Oxidized CXC sequences, which are unusual 11-member ring structures, are extremely rare in nature. The only examples in the PDB of high-resolution structures containing such motifs are the thermophilic Ak.1 protease from B. subtilis, 1DBI(39), the L40C variant of the NADH peroxidase, 1NHR(40), and Erv2p, 1JR8(41) (Figure (Figure6).6). A similar disulfide is also reported in the Mengo encephalomyelitis virus coat protein (42), although low resolution precludes detailed stereochemical analysis. Sep15 has a redox-active CX(C/U) motif, where “U” refers to selenocysteine and the use of C or U varies between organisms (43). Finally, there is evidence that a CXC disulfide plays a functional role in the chaperone Hsp33 (44), but no structure of the oxidized protein is available. In all three cases where high-resolution data are available, the torsion angles of the disulfide-containing ring suggest significant strain. It is interesting to note that the backbone conformations in the 11-member rings are different: in the Ak.1 protease and in Erv2P the residue in the X position is in the left-handed helical conformation, while in the NADH peroxidase variant a serine occupying the equivalent position is in the right-handed helical conformation, very similar to Gly in YphP (Figure (Figure6).6). Based on these structural comparisons, it appears that a disulfide bond in YphP is stereochemically possible, with a slight conformational adjustment to Cys55.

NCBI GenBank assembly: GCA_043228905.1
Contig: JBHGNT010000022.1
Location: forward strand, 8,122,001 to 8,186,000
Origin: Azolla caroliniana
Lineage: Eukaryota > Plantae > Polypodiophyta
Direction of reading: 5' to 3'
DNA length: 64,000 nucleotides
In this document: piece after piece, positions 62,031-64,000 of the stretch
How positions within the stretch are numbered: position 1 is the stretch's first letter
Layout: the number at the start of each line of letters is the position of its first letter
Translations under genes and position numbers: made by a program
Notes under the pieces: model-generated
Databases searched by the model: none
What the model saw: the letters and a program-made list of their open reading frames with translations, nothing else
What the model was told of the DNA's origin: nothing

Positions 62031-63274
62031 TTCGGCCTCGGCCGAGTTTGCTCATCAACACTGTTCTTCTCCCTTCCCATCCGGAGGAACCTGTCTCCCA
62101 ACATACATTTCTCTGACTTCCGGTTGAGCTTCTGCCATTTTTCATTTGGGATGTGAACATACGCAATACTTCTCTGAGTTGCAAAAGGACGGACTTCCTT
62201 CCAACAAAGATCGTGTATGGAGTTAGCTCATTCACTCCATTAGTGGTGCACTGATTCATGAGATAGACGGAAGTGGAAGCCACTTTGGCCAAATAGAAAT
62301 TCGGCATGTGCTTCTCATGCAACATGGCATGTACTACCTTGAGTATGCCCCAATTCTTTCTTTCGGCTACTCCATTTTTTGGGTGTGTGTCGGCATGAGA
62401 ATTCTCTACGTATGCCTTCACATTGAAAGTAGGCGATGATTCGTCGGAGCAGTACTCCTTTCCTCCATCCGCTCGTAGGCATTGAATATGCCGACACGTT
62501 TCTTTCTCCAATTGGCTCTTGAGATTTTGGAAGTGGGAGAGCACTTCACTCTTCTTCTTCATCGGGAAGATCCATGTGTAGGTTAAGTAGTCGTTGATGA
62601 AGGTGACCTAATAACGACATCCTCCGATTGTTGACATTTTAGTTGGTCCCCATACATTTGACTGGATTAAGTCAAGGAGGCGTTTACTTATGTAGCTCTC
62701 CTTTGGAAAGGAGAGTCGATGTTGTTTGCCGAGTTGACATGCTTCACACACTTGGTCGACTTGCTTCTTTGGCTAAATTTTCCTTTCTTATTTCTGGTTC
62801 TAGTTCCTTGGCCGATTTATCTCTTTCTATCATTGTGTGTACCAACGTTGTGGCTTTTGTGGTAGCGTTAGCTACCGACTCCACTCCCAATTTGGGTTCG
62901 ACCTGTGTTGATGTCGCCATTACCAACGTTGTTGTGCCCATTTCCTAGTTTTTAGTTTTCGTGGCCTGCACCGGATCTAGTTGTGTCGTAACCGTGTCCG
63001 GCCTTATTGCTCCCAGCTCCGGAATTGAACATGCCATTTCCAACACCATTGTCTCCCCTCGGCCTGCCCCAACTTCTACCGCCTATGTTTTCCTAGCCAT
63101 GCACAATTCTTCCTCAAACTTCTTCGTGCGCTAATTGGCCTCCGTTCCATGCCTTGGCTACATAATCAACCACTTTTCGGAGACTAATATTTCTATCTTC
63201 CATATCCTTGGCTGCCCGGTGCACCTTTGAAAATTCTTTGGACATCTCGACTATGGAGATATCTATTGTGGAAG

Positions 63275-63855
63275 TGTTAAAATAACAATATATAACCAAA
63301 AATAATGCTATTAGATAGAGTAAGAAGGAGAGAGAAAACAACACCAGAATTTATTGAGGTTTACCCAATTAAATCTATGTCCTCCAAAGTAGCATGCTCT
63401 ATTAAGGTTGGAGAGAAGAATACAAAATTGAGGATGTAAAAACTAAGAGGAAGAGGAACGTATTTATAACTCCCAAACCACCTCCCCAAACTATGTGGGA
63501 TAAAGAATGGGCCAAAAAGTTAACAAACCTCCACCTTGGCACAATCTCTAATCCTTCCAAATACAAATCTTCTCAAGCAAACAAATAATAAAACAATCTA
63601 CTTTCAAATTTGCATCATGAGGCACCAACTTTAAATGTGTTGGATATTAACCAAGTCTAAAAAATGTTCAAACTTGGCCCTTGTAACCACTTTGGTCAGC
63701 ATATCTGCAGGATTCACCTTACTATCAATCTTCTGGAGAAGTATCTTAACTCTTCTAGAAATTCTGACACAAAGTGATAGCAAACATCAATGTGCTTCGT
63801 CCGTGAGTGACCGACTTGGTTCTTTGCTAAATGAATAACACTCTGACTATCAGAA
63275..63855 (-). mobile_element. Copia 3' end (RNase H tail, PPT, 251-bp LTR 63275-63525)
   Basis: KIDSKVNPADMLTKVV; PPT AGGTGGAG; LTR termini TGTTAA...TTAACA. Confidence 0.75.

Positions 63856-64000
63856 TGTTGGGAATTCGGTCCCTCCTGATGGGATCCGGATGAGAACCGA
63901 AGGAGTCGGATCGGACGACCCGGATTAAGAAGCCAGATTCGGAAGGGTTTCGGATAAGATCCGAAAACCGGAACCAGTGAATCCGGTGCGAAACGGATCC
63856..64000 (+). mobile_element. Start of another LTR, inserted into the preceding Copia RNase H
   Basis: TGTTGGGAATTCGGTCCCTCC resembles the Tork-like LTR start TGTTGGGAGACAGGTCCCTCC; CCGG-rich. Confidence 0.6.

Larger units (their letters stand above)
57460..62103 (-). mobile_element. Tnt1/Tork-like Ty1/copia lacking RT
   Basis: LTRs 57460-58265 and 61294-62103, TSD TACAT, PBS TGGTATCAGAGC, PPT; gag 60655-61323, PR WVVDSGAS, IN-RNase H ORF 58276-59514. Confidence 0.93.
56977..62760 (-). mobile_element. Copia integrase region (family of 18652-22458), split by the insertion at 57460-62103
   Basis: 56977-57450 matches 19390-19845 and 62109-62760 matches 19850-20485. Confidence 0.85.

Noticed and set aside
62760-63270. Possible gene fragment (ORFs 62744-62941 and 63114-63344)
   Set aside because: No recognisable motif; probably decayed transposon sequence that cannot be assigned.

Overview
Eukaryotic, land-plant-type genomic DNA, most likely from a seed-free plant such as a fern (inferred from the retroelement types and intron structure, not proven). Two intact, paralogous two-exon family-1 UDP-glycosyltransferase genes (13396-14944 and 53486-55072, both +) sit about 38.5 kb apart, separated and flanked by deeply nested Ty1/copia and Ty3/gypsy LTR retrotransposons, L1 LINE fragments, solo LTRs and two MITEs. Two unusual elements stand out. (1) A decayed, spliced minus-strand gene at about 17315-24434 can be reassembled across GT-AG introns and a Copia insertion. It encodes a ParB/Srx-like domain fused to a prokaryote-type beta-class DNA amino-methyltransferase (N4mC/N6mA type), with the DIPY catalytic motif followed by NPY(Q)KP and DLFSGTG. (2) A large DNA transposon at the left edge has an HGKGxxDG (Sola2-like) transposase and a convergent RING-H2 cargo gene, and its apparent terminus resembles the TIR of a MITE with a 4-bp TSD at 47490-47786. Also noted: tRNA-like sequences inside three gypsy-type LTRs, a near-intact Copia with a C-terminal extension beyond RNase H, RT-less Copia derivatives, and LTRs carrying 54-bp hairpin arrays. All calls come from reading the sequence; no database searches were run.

The observed activity of the two variants with only one of either of the active site cysteines is easily rationalized in view of the fact that the escape mechanism is not necessary for the enzyme to function in assays with peptides, as described elsewhere (10). In the wild-type protein, Cys53 is likely to be the key nucleophile that attacks the substrate. It is more solvent exposed than Cys55, and the proximity of Arg121 makes its thiolate form more stable. However, in the absence of Cys53, e.g., in the C53A variant, Arg121 could easily swing toward Cys55, which is still sufficiently exposed to be reactive. This arrangement is different from that in Saccharomyces cerevisiae PDI, where the C-terminal Cys is buried and unable to catalyze isomerization in the absence of the N-terminal Cys. Thus, the C53A and C55A variants can both catalyze isomerization.